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Hayom Yom: Tackling Life's Tasks - 3 Elul

Hayom Yom: Tackling Life's Tasks - 3 Elul

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הַמַּאֲמִין בְּהַשְׁגָּחָה פְּרָטִית יוֹדֵעַ כִּי מֵהַשֵּׁם מִצְעֲדֵי גֶבֶר כּוֹנָנוּ, אֲשֶׁר נְשָׁמָה זוֹ צְרִיכָה לְבָרֵר וּלְתַקֵּן אֵיזֶה בֵּרוּר וְתִקּוּן בְּמָקוֹם פְּלוֹנִי. וּמֵאוֹת בְּשָׁנִים אוֹ גַם מִשַּׁעַת בְּרִיאַת הָעוֹלָם הִנֵּה הַדָּבָר שֶׁצָּרִיךְ לְהִתְבָּרֵר אוֹ לְהִתְתַּקֵּן מְחַכֶּה לְאוֹתָהּ הַנְּשָׁמָה שֶׁתָּבוֹא לְבָרְרוֹ וּלְתַקְּנוֹ, וְגַם נְשָׁמָה הַלָּזוּ הִנֵּה מֵאָז נֶאֶצְלָה וְנִבְרְאָה הִיא מְחַכָּה לִזְמַן יְרִידָתָהּ לְבָרֵר וּלְתַקֵּן אֵת אֲשֶׁר הוּטַל עָלֶיהָ.

A person who believes in Divine Providence knows that “the steps of a man are made firm by G‑d.”1 [A person goes to] a particular place because his soul must refine and perfect something there. For hundreds of years, or even from the very beginning of creation, the object that must be refined or rectified waits for that soul to come and do that task.2

Similarly, this soul itself, from the moment of its emanation and creation, awaits the time that it will descend [to the physical world] to refine and perfect that which has been assigned to it.3

Delving Deeply

In a verse describing wanderers lost in the wilderness, the Psalmist writes:4 “Being both hungry and thirsty, their soul languished within them.” The Baal Shem Tov invites us to look beyond the plain meaning of the verse, and teaches5 that when a person experiences hunger or thirst, that is only an external reflection of the subliminal hunger and thirst within. Though he may be conscious of nothing more than the insistent demands of his stomach, it is his soul that is languishing within: his soul is yearning to refine and elevate the sparks of G‑dliness that are embedded within the food and drink before him.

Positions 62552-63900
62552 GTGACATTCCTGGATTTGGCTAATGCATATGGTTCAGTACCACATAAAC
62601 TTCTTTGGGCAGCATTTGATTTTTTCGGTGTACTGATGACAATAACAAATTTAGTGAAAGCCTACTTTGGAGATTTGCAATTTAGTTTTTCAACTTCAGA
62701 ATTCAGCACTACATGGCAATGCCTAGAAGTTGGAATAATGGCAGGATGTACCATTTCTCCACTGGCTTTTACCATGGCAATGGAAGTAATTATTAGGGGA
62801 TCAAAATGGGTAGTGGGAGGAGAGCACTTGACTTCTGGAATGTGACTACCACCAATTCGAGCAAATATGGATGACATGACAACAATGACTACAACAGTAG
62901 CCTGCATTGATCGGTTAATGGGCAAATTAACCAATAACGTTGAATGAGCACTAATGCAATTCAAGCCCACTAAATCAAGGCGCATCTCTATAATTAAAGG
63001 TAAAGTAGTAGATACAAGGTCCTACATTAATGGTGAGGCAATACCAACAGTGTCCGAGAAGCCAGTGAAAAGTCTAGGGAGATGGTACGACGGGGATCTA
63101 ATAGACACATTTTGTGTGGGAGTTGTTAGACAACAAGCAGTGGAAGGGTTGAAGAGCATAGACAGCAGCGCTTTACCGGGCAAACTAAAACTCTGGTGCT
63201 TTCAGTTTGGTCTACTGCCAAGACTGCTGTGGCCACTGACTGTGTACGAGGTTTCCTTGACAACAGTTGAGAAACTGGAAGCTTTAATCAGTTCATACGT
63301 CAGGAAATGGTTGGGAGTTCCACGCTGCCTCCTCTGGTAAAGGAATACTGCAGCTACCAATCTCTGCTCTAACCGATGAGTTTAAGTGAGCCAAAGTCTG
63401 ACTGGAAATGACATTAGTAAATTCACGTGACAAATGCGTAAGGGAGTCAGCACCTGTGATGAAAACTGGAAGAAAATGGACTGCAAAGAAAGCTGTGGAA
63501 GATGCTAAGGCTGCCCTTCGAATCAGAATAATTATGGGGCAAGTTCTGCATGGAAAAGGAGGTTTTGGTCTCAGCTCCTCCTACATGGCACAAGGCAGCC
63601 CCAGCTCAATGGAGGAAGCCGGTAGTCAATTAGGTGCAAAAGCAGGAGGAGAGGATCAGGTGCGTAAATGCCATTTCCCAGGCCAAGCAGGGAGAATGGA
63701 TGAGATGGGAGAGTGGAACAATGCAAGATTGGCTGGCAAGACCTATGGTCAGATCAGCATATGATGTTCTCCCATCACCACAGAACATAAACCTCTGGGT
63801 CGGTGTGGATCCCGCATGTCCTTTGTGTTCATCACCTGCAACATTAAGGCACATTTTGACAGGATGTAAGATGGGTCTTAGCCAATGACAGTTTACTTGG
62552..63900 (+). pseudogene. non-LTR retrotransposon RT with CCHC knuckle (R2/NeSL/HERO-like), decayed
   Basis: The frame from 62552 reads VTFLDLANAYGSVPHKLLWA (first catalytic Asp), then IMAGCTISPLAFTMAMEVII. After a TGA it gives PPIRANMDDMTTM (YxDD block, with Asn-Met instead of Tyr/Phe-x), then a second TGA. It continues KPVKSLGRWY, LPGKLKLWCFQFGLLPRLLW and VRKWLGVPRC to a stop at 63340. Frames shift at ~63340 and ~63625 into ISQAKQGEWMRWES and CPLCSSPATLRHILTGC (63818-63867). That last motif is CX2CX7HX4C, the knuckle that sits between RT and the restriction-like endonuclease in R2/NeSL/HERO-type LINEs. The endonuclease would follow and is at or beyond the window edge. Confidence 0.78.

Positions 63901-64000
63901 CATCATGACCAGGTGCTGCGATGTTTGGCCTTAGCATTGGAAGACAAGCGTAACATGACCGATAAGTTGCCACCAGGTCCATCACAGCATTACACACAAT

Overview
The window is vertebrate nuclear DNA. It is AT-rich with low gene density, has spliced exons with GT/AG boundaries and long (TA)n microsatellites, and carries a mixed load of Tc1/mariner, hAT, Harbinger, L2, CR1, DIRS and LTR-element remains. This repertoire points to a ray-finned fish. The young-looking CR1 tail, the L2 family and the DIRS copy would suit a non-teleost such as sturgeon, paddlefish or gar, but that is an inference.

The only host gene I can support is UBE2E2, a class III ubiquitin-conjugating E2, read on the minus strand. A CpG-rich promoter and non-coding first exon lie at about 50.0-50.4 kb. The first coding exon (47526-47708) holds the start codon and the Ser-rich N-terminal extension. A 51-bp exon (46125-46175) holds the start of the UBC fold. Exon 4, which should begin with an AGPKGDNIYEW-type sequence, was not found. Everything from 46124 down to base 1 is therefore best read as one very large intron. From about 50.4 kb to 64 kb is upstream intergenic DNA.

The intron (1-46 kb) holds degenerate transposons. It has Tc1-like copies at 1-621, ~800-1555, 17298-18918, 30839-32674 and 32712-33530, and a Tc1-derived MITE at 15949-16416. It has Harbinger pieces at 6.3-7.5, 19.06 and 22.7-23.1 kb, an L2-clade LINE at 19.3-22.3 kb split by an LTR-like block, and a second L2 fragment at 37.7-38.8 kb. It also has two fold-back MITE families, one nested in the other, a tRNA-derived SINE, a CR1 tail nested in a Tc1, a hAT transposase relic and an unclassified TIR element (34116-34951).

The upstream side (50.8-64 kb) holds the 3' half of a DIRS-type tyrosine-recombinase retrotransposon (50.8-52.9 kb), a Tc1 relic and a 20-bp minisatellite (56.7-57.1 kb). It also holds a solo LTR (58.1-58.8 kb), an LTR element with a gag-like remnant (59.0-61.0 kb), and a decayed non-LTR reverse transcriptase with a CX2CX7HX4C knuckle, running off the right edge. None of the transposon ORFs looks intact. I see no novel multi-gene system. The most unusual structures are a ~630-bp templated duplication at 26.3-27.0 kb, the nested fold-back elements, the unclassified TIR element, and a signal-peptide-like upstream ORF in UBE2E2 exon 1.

The soul of every man is bidden to sift its allotted portion of the materiality of this world6 — the portion that this individual will encounter, by the workings of Divine Providence, in the course of his passage through life. This lifelong mission, to refine and elevate those G‑dly sparks that are hidden in his share in the world, is felt by both the soul and by the objects it is intended to refine.

Footnotes
2.
See also the entry for 15 Adar I.
3.
Igros Kodesh of the Rebbe Rayatz, letter #1850, Heb. Vol. 6, p. 407.
5.
Keser Shem Tov, p. 25b (and p. 110 in edition of 2004).
6.
The commonly-used phrase is chelko baolam — lit., “his share in the world.”
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